Blood Trade

When The Snap pandemic struck the world in early 2018, the only people unaffected by the disease were the werewolves who, living in close quarters and unsanitary conditions within the Sectors, should have been struck hardest. The werewolf immunity was a mystery to scientists until Elkyone Laboratories in Toronto discovered special antigens and white blood cell properties in werewolf blood which granted immunity not only to the Snap, but also to numerous common blood-borne viral diseases including HIV, Hepatitis, and malaria. Feeling repressed by humans, werewolves were understandably unwilling to donate blood freely. So began the Blood Trade. Most world governments have installed bloodbanks within their Sectors to allow werewolves to sell their blood in exchange for food stamps or movement up the ladder. However, most werewolves find it more lucrative to sell their blood Down Below using privately owned bloodbanks. The Blood Trade has been the main source of contraband goods such as guns, drugs, tobacco, and technical equipment in the Sectors for the past several years.


There are several primary means for a werewolf to make a living via phlebotomy, the practice of drawing blood. One option is to “donate” blood to government-run clinics, such as Stouffville Hospital in Sector IX using well-maintained and sanitized equipment. Blood clinics are equipped with phlebotomy kits including gloves, antiseptics and disinfectants, gauze pads or cotton balls, bandages, blood collection tubes and bags, needles and sharps disposal containers, safety goggles, arterial puncture equipment, skin puncture equipment, venipuncture equipment, tourniquets, and vein locating devices. Many werewolves opt for this method due to its sterility – almost guaranteed not to proliferate any lupine diseases – and its legality. However, returns are small, often taking the form of food stamps.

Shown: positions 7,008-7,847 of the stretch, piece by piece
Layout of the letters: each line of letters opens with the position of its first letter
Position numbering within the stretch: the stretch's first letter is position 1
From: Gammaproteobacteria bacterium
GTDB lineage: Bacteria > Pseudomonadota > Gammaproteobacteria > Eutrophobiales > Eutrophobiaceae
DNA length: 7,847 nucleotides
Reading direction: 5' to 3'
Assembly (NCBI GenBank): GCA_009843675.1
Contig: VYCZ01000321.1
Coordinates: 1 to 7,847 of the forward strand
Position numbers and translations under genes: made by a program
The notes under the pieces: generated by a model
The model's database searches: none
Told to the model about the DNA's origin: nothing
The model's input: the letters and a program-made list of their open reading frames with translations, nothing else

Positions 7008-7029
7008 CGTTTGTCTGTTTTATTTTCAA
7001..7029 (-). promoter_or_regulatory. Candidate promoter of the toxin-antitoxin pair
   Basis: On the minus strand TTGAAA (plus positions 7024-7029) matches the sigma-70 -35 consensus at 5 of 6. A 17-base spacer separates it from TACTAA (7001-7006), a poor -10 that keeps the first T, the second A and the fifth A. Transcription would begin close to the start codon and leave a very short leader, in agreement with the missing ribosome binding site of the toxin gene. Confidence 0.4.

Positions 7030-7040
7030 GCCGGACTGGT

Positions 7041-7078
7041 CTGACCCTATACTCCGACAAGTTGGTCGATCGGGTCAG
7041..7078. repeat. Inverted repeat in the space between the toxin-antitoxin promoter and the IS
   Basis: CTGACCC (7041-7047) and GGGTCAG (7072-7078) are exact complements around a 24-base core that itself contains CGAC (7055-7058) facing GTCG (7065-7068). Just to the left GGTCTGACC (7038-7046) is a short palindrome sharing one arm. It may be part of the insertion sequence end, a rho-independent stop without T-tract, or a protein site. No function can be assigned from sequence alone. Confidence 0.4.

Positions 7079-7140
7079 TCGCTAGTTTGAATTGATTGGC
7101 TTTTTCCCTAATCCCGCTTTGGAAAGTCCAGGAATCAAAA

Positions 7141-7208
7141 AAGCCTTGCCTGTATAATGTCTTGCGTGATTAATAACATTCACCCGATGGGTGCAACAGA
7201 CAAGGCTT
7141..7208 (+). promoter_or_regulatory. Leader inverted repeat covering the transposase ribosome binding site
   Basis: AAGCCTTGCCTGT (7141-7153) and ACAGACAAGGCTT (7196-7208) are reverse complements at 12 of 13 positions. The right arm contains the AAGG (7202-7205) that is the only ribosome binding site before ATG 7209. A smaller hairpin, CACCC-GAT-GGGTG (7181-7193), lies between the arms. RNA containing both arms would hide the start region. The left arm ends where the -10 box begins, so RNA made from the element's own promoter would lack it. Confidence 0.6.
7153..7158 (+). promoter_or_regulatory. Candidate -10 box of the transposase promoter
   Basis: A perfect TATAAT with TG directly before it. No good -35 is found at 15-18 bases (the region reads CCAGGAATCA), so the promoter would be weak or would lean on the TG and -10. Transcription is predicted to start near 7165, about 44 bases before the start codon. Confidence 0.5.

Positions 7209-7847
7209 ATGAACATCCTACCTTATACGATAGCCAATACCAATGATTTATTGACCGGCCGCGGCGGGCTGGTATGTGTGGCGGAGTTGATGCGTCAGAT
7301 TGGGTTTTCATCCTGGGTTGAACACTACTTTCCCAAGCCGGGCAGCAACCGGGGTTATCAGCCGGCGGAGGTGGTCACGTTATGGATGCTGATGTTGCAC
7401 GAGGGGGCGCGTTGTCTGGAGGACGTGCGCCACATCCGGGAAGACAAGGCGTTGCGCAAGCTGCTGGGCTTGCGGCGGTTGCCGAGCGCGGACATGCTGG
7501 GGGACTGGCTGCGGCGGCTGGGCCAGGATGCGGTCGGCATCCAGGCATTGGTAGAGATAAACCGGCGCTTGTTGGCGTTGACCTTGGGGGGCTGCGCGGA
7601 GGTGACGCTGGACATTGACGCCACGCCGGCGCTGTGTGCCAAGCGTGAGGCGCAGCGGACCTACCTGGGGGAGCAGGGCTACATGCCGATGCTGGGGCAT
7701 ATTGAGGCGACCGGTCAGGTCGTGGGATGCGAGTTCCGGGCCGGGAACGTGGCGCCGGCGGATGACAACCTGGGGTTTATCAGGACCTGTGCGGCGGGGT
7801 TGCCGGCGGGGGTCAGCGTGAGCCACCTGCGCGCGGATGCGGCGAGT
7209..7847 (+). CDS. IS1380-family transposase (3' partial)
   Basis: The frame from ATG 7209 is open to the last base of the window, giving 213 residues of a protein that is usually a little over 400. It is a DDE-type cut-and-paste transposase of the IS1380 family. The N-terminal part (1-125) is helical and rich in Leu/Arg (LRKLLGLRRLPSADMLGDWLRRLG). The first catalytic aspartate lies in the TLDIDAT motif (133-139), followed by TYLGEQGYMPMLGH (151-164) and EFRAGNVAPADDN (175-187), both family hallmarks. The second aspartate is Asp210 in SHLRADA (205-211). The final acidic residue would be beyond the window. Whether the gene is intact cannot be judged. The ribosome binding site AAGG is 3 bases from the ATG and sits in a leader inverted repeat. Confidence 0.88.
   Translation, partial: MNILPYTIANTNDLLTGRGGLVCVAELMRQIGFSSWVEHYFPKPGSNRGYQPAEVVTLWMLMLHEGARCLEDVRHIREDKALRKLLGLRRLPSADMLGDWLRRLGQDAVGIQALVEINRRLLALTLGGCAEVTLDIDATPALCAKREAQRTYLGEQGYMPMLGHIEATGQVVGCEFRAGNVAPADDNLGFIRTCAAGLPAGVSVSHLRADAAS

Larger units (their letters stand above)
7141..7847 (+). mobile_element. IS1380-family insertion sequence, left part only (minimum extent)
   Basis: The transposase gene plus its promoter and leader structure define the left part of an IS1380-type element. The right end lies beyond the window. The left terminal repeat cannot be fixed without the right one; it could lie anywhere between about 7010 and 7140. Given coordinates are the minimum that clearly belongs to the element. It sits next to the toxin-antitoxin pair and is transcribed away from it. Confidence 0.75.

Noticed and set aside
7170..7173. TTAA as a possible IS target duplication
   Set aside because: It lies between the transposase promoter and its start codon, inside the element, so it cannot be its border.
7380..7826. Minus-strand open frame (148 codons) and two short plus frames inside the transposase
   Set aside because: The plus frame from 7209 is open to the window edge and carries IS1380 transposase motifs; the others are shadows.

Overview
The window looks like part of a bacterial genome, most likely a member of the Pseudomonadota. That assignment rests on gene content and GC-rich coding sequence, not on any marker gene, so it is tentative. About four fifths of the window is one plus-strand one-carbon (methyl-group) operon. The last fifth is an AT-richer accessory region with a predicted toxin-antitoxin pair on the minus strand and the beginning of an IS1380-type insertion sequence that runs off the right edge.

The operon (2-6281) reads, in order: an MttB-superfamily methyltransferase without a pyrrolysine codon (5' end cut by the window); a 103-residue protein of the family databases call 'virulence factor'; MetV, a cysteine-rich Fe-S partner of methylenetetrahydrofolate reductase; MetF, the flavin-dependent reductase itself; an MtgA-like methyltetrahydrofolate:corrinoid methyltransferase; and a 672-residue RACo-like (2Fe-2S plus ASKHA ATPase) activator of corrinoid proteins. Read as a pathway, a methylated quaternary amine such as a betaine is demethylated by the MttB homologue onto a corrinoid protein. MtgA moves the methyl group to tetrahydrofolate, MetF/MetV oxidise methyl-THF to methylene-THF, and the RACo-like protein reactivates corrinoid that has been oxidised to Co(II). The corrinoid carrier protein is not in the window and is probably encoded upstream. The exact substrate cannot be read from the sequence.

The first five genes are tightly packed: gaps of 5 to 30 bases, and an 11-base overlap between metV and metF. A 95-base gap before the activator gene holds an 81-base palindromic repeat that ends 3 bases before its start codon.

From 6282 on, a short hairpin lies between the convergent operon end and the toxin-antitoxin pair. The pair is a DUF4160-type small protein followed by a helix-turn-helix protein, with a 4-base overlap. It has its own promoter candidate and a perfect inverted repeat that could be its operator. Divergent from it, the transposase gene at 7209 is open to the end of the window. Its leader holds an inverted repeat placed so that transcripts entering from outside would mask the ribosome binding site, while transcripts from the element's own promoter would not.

An alternative is to sell blood in return for weaponry or illegal goods Down Below, which is generally considered far more lucrative. Werewolves will draw blood themselves using syringes, or will use their pack’s communal blood bagging equipment. Most Alphas ensure that their pack is in possession of several phlebotomy kits, however they are often overused and prone to wear-and-tear. They also carry a high risk of infection, and some fear the practice of using communal kits could be a cause of massive casualties if there was ever an outbreak of Lunapeste within a Sector.

Typically, 500 milliliters of blood can be given in a single sitting, though a Fireblooded werewolf can give up to 800 milliliters…if you can get him to stand still long enough. It takes 2-3 days for that volume of plasma to be replaced, and an average of 36 days for bone marrow to replace the red blood cells, making red blood cells the limiting factor for phlebotomy. Most werewolves can remove a maximum blood volume only once or twice a month without it severely affecting them physically, although werewolves with Regeneration can harvest blood as much as twice a week with no negative effects.

Supply and Demand

The Blood Trade presents unique challenges to werewolves attempting to make a living from it. A major hurdle is the problem of transportation. Because electricity does not typically function in Sectors, refrigeration is not available, and blood has a short shelf life of no more than seven days. Getting blood transported through Underground channels in a timely manner is a necessity. In addition to this, werewolf blood must undergo a fractionation process to filter out the lycanthropy-causing elements before it can be transfused, to prevent the recipient from inheriting lycanthropy.